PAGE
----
On Tuesday Qualcomm (QCOM 63.24, -0.75, -1.2%) raised its offer to acquire NXP Semiconductors (NXPI 125.81, +0.25, +0.2%) from $110.00 per share in cash to $127.50 per share. There was little doubt that NXPI shareholders were loving that news and there is little doubt that Broadcom (AVGO 252.66, +3.04, +1.2%) has real disdain for it.
Broadcom is in a hostile battle to acquire Qualcomm and has been chagrined that Qualcomm's Board of Directors hasn't been more receptive of its proposal, which incorporates an $82.00 per share cash-and-stock offer, as well as an $8 billion regulatory reverse termination fee.
The latter had been deemed by Broadcom to be a "best and final" offer, but in light of Qualcomm's increased offer to acquire NXP Semiconductors, Broadcom has amended its offer to $79.00 per share ($57 in cash and $22 in Broadcom stock), claiming Qualcomm's board transferred $4.10 per Qualcomm share (or $6.2 billion of value) to NXP stockholders.
Broadcom added, however, that it would trigger the $82.00 per share offer ($60 in cash and $22 in Broadcom stock) if the NXP acquisition is not completed.
Qualcomm for its part has said Broadcom's best and final offer simply does not reflect the true value of Qualcomm shares. That clarification came after the two sides met on Valentine's Day to discuss the proposal and other matters like antitrust concerns.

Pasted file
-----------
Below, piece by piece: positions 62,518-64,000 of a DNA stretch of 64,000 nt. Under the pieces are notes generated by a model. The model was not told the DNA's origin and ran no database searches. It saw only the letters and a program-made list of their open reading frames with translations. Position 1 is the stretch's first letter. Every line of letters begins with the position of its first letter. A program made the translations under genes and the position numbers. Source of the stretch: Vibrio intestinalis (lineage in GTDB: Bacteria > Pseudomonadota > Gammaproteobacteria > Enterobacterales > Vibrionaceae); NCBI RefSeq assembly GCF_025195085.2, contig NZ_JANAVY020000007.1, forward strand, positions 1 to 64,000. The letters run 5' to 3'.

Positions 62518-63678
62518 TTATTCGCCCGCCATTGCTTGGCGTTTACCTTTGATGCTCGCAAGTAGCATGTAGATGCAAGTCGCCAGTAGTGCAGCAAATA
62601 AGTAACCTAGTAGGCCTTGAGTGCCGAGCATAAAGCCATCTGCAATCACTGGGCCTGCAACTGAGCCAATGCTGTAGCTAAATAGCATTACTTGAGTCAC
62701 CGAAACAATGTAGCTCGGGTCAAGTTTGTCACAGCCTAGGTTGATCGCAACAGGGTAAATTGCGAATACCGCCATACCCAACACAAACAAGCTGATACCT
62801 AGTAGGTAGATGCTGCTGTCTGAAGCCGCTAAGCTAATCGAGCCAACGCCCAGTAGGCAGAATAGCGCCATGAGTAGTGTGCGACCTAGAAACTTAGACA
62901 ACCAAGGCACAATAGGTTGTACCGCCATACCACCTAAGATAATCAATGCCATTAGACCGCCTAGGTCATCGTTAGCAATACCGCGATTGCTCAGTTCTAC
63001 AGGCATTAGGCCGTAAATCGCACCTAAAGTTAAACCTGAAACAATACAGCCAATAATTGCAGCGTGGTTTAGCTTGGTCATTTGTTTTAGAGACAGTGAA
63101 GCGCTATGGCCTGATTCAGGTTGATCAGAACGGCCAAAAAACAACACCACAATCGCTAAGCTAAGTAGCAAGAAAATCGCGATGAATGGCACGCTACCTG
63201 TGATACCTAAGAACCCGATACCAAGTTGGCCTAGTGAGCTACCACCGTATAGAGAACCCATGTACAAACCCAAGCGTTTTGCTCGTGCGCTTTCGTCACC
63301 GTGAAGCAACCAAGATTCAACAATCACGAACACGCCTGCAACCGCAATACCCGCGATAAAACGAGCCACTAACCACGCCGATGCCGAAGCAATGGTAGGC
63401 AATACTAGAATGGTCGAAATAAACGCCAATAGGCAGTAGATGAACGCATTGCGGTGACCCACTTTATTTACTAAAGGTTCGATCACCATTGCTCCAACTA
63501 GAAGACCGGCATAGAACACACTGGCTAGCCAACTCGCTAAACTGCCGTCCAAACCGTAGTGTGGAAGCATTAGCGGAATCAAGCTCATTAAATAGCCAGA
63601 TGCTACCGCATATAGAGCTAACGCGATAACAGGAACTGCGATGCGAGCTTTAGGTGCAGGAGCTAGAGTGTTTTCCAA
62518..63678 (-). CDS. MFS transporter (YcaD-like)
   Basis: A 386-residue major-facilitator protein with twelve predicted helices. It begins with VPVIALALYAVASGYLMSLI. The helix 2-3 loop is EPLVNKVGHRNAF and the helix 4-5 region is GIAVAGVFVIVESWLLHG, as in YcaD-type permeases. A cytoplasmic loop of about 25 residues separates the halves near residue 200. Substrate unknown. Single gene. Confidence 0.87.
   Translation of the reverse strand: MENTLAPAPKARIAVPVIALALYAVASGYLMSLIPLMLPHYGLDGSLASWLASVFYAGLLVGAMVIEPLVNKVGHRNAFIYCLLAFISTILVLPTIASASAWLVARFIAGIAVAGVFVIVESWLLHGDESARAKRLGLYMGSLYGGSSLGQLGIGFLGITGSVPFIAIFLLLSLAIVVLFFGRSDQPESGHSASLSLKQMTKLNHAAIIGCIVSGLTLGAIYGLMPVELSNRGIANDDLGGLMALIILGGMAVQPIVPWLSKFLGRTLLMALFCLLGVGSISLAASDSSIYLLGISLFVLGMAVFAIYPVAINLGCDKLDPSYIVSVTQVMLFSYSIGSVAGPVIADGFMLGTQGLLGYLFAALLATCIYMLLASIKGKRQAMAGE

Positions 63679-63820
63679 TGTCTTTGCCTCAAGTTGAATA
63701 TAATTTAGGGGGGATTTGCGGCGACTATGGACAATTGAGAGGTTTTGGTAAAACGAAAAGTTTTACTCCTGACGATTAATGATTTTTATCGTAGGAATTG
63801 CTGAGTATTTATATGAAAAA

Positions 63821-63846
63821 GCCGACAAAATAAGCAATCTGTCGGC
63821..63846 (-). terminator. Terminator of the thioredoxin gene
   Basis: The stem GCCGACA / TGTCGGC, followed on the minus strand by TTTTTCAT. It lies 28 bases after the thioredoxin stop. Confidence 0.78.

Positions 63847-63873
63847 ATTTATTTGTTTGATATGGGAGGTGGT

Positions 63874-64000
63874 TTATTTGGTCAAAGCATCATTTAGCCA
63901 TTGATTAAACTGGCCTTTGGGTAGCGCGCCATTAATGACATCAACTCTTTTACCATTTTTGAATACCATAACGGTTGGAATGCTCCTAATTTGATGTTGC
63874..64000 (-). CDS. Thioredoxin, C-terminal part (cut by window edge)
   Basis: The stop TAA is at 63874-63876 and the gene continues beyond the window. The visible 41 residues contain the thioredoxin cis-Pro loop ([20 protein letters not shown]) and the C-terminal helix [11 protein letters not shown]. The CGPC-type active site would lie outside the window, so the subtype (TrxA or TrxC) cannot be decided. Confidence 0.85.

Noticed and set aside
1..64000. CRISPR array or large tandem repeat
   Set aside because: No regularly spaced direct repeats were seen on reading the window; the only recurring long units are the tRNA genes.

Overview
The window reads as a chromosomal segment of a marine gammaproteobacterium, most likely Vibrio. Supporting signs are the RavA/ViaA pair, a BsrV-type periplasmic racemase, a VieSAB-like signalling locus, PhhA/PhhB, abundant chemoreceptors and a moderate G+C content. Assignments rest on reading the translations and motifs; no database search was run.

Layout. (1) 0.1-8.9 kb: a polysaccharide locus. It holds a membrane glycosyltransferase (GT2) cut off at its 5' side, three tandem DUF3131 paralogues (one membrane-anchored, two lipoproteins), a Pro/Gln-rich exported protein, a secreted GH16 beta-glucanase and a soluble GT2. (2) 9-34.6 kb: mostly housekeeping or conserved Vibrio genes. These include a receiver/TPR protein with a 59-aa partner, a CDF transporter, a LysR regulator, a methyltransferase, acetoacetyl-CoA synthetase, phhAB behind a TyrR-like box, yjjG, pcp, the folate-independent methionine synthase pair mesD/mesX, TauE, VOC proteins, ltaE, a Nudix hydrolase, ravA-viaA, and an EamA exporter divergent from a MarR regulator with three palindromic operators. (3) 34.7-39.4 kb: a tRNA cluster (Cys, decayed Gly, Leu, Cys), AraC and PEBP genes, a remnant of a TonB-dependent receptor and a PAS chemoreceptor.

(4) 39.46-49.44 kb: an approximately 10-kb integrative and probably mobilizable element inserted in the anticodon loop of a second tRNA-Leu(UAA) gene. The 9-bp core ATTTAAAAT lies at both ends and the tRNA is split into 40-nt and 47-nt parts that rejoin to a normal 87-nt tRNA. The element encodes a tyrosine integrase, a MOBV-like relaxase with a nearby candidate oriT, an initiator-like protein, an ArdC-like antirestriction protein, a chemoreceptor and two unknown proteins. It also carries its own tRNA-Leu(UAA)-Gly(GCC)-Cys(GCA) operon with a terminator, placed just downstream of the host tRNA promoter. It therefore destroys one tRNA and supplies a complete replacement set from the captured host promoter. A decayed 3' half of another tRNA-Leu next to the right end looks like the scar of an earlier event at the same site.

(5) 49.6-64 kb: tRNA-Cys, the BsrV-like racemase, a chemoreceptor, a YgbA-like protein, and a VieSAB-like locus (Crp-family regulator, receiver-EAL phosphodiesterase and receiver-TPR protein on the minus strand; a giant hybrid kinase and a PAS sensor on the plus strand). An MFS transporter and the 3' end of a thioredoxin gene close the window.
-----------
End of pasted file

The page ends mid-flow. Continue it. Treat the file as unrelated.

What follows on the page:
Qualcomm's board said it remains open to discussions with Broadcom, but knowing it raised the offer for NXP after the Valentine's Day meeting with Broadcom goes to show that it isn't going to acquiesce to Broadcom's position on matters pertaining to the acquisition of NXP or to Broadcom's proposed acquisition of Qualcomm.
The market seems to be seeing things the way Qualcomm is seeing things. The proof is in the stock price.
Shares of QCOM are trading around $63.00, which is well below Broadcom's original offer of $70.00 per share, the best and final offer of $82.00 per share, and today's reduced offer of $79.00 per share.
In all cases so far, those prices just haven't been right to convince Qualcomm's board to do a deal with Broadcom or to convince the market that a Broadcom buyout of Qualcomm will get done.